1. The weather
It almost goes without saying that without the help of the weather, Alesi couldn’t have realistically expected to win on his first trip to Autopolis. In his first Super Formula race at Suzuka, the 21-year-old qualified eighth and finished ninth, which was arguably more or less in line with expectations given that his TOM’S teammate Ritomo Miyata was sixth. And that was with two days of pre-season testing at Suzuka.
By contrast, Alesi had never previously driven at Autopolis – a long, technical track with many off-camber and challenging turns, with little margin for error. It’s not unheard of for rookies to win there, as Pierre Gasly demonstrated in 2017, but that was in his sixth Super Formula start, not his second.
Alesi’s lack of experience was effectively negated by the weather, as knowing where the ‘traps’ were in the wet and where to push and where to back off was more important than intimate knowledge of the track itself. Which was helped even more by…
2. Racing in Super Formula Lights
In the wet, Alesi had a unique advantage over the rest of the field at Autopolis in that he was the only driver also contesting Super Formula Lights as well. SF Lights was supposed to be Alesi’s main programme this year with the TOM’S squad, but with Kazuki Nakajima out of action due to his WEC commitments and Japan’s strict quarantine rules, it was decided to give Alesi the chance to race in both Super Formula and SF Lights – partly out of necessity, but also in a bid to speed up the learning process for the ex-F2 racer.
At Suzuka, Alesi proved that racing in both categories on the same weekend was no problem physically, but at Autopolis the extra mileage was clearly a big help – not just for getting to know the track, but to get an understanding of where the grip was (and more importantly, wasn’t) in the wet.
Just before qualifying for Super Formula, he had the first SF Lights race, in which he finished second while several drivers ahead of him spun off the road. That meant he was armed with better knowledge than anyone else of where standing water and rivers had formed around a circuit with notoriously poor drainage, allowing him to find the 0.085 seconds on his last run needed to beat Miyata to pole.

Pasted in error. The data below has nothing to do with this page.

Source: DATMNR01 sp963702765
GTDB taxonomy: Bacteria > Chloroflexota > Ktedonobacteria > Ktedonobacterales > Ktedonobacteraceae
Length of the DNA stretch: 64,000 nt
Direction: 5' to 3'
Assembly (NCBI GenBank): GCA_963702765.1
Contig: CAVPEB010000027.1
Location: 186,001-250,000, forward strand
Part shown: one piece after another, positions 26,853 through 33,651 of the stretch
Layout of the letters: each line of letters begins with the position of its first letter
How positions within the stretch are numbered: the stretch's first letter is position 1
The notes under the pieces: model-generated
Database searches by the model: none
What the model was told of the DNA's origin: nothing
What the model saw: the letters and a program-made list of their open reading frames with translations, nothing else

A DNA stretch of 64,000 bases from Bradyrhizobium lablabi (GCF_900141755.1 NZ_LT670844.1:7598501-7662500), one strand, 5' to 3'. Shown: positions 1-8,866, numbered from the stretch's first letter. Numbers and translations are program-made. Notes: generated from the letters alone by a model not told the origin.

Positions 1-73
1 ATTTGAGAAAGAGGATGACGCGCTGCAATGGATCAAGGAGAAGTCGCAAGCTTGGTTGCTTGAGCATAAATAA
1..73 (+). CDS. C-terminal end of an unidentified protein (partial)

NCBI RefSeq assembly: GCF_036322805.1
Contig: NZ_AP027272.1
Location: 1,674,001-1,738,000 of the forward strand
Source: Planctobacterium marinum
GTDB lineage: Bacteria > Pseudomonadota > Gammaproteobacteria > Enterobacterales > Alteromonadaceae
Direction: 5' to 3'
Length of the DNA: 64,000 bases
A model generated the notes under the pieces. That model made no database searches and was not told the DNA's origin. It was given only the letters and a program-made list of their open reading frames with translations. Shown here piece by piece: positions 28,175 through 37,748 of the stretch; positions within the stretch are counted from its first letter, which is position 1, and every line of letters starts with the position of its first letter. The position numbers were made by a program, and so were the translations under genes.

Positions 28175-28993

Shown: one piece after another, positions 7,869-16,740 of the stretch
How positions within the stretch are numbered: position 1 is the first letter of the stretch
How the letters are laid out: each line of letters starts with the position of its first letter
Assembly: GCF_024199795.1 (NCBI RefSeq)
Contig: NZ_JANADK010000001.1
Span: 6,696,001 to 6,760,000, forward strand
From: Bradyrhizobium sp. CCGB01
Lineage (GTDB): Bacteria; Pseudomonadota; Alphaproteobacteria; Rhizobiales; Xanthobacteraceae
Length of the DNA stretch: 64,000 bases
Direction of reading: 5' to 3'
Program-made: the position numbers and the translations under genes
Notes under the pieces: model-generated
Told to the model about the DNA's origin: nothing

Likewise, Alesi was also in action ahead of the Super Formula race, albeit with just two green flag laps being completed in the truly awful conditions.
Atsushi Miyake (10) crosses the line ahead of Alesi (36) and Shunsuke Kohno (35)
3. Pit box allocation
The other key factor that set up that surprise pole lap was TOM’S occupying the pit boxes closest to the pitlane exit. That allowed both Alesi and Miyata to get out on track before anyone else in between the numerous stoppages, giving them a clear view of the track ahead and crucially allowing them to get their laps in before the conditions worsened.
While TOM’S monopolised the front row, the team with the second-most favourable pit allocation, Inging, also fared well, with its drivers Sena Sakaguchi and Sho Tsuboi ending up third and fifth on the grid respectively.
Alesi (36) leads Miyata (37) at the exit of the pits
4. The start
Given how short the race turned out to be, this was really the main point at which the race was likely to be won or lost for Alesi once he had scored pole. Having flunked his start at Suzuka (not uncommon for rookies given the tricky nature of Super Formula’s hand clutch), he didn’t make the same mistake twice, getting a perfect getaway to head into Turn 1 pretty much unchallenged. By contrast, teammate Miyata, who started second, was sluggish off the line and compounded that error by running wide at Turn 1.
Alesi (36) leads Sakaguchi (39) into Turn 1. Miyata (37) can be seen in Alesi’s wake amid the spray
5. Sekiguchi’s mistake
After the chaos of the first corner, it was Yuhi Sekiguchi – from fourth on the grid – that took over as Alesi’s nearest challenger. Autopolis was the scene of Sekiguchi’s most recent Super Formula win two years ago, and as the 33-year-old proved that day, when he is on form he can be unbelievably fast.
But, Sekiguchi threw away a chance to challenge Alesi for the win by running off-track at the penultimate corner and tumbling down the order before the restart after the safety car, taking the pressure off Alesi and giving him a comfortable margin over Nobuharu Matsushita.
That was enough for Alesi to stay out front until a second safety car period, and when the race was red-flagged and any attempt to restart it was finally abandoned some time later, it was job done.